While enterprises in the West have used recruitment services for many years, they are still relatively new to most Chinese companies. Hence, understanding and adapting to these new customers is essential.

“In Europe and the United States, recruitment services have been around longer, and multinational companies are more used to them. It’s much easier,” van den Boer from RMG Selection explains. “With Chinese companies, it takes time to build trust and to educate them about what kind of service we can bring. Many think recruitment is just about sending a resume, that’s it. But that is not what we do.”

Cultural integration is the most challenging aspect of recruitment for Chinese companies, as there are considerable differences between the working cultures in China and the West. In addition, many private Chinese companies also have their own unique cultures.

Huang from Heidrick & Struggles has worked with many large Chinese companies, including Huawei, Baidu and Lenovo. He says the most important goal for a Chinese enterprise is to find someone who can integrate well with the team and perform in an ever-changing business environment.

“For example, if Huawei wants to find some research and development talent in Silicon Valley, it’s easy to identify candidates with the right skills. But evaluating whether they could perform well in Huawei’s company culture is more difficult,” he says. 

“So if you think a foreign expert is good but find out they would struggle to get used to China’s culture or the company’s corporate environment, you have to let the client and the candidate know.” 

He considers a recruiter’s job has been a success only after a candidate has spent two years with a company and has performed well. 

Making right choices

“If you put high-level people in a company where they can’t get on, it hurts both sides. A good consultant will always get a lot of repeat business.”

Huang, who was born in Shanghai and moved to New York at the age of 14, joined Heidrick & Struggles a year and a half ago. He says the most important thing in recruitment is helping a candidate make the right choice, giving him advice on what kind of person the client is looking for and what to take into account before changing career.

“This is our real job — not only recruitment, but identifying the right candidates, giving them advice on how to plan their career and when to change jobs. It’s an advisory role, not only to our clients, but also to the candidates,” he says. “You have to know about all your candidates, their career history and family situation. They place their trust in you, and you have to take it very seriously and care for them.”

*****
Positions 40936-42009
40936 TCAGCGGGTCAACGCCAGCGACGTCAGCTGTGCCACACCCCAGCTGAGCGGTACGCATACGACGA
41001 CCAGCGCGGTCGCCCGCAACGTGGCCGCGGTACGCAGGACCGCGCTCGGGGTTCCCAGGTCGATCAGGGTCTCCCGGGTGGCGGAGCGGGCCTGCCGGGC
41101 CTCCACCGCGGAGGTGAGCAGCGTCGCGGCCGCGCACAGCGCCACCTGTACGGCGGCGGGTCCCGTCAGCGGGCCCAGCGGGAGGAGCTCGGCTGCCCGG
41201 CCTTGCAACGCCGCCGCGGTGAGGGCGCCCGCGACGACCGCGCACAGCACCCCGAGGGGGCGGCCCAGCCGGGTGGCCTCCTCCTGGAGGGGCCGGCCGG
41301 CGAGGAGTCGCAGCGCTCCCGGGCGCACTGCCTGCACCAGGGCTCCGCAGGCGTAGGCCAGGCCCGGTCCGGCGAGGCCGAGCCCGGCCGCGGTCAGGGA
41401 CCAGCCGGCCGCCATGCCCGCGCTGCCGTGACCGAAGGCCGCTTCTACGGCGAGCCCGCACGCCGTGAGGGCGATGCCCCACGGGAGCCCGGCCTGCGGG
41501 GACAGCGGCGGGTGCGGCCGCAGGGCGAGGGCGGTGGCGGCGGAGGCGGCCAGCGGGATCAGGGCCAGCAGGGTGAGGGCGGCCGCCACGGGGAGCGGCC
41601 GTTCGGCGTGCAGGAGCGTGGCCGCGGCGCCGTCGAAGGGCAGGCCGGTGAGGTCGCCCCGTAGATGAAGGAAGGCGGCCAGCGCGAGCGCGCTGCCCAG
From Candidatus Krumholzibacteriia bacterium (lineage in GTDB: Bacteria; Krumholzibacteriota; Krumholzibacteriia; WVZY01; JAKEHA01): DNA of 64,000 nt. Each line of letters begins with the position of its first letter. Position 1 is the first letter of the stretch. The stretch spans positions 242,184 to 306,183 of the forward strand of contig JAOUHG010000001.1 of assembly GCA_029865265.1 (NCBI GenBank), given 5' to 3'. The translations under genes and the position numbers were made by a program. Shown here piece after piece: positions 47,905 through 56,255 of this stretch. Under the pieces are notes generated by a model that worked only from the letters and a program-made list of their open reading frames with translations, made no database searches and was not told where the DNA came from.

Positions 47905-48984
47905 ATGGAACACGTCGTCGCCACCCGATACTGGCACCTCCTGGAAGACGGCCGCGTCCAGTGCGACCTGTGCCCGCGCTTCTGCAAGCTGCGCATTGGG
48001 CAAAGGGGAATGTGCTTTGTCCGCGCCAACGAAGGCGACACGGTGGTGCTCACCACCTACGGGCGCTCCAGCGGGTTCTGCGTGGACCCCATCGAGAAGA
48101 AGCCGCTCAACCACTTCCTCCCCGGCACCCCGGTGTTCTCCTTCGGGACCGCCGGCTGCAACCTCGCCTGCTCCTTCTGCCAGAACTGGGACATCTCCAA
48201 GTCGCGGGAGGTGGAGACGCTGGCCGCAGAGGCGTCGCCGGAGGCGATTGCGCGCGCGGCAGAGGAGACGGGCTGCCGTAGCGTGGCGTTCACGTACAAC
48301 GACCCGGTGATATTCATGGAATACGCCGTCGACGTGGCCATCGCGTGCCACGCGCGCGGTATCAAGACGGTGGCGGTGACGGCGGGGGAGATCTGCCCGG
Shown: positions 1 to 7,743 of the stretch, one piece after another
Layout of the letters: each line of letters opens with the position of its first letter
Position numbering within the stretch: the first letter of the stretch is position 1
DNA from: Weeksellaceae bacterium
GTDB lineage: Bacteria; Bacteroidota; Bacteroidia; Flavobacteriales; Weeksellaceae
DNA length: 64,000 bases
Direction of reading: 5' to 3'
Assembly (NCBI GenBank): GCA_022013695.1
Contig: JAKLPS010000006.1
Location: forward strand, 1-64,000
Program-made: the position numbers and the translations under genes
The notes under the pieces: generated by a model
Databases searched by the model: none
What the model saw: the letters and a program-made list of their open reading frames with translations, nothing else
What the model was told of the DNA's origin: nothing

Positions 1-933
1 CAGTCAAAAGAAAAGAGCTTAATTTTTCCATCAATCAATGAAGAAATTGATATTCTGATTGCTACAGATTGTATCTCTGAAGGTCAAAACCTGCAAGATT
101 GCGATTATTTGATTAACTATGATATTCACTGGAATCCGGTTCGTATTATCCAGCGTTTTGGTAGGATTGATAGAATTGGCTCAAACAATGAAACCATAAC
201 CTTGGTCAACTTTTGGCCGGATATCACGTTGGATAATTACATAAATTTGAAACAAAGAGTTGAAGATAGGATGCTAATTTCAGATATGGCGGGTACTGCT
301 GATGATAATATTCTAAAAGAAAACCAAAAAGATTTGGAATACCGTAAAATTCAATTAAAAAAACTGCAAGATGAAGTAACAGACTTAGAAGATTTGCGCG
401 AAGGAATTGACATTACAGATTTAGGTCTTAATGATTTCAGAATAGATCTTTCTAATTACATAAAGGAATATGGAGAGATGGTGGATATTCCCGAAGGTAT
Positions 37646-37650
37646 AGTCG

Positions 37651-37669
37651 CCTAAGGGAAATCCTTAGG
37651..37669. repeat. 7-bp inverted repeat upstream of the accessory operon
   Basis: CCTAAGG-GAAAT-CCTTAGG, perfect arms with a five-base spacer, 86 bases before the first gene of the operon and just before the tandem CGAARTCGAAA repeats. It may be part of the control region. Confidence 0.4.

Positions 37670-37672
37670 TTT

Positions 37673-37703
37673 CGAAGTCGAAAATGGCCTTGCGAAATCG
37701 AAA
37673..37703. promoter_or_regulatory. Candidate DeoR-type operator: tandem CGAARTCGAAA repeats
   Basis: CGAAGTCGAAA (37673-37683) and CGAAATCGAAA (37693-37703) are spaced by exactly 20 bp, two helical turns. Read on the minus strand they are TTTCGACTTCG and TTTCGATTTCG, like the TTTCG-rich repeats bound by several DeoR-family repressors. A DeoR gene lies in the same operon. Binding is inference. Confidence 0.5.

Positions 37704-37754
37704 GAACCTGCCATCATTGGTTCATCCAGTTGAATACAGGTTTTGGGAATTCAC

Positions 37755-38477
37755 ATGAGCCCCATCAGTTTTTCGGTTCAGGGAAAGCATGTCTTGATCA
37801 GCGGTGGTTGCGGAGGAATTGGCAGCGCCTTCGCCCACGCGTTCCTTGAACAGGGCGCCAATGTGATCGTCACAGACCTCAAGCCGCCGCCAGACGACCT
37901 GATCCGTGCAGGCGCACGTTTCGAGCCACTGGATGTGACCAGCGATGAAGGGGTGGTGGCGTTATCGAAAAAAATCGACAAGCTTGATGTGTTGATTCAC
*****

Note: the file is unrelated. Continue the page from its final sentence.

As the Chinese recruitment market has changed, so too have the companies’ requirements for their employees. For example, Huang says every industry is now talking about digital convergence, so executives with experience and skills in this area are more in demand.

“In the past, if a company wanted a chief marketing officer, they would want someone who knew about branding. Now, they want someone who knows about branding and also has a technical background and can understand big data,” he says. “So when choosing candidates, experience is less important, and their passion, and quick-learning agility and capacity become more essential.”

Duan of Career International adds that in the past few years, the demand for talent has grown tenfold, and supply has been unable to keep up with demand. That is why, in China, people at management level are often younger than their Western counterparts.

Van den Boer feels there is more competition in China’s HR market this year, as the industry has become more valued. He says not only are there multinational headhunting companies battling it out for business, but there are also more and more local service providers.

“It’s a competitive business,” he says. “In Europe, it’s really easy (for a company) to say in January that they want this person on board in July. We can make a plan for that to happen. But in China, in June, somebody resigns and that company will want somebody else to replace them in two weeks. The pace is much faster.”

Early on, when the industry was still new to Chinese companies, recruitment agencies were able to build their business easily, he says. Today, however, recruiters increasingly need to specialize to develop their market share.

“If you don’t grow with the market, if you don’t build your company, if you don’t focus, it is harder,” he adds. “It’s not about just coming in and getting a piece of the pie.”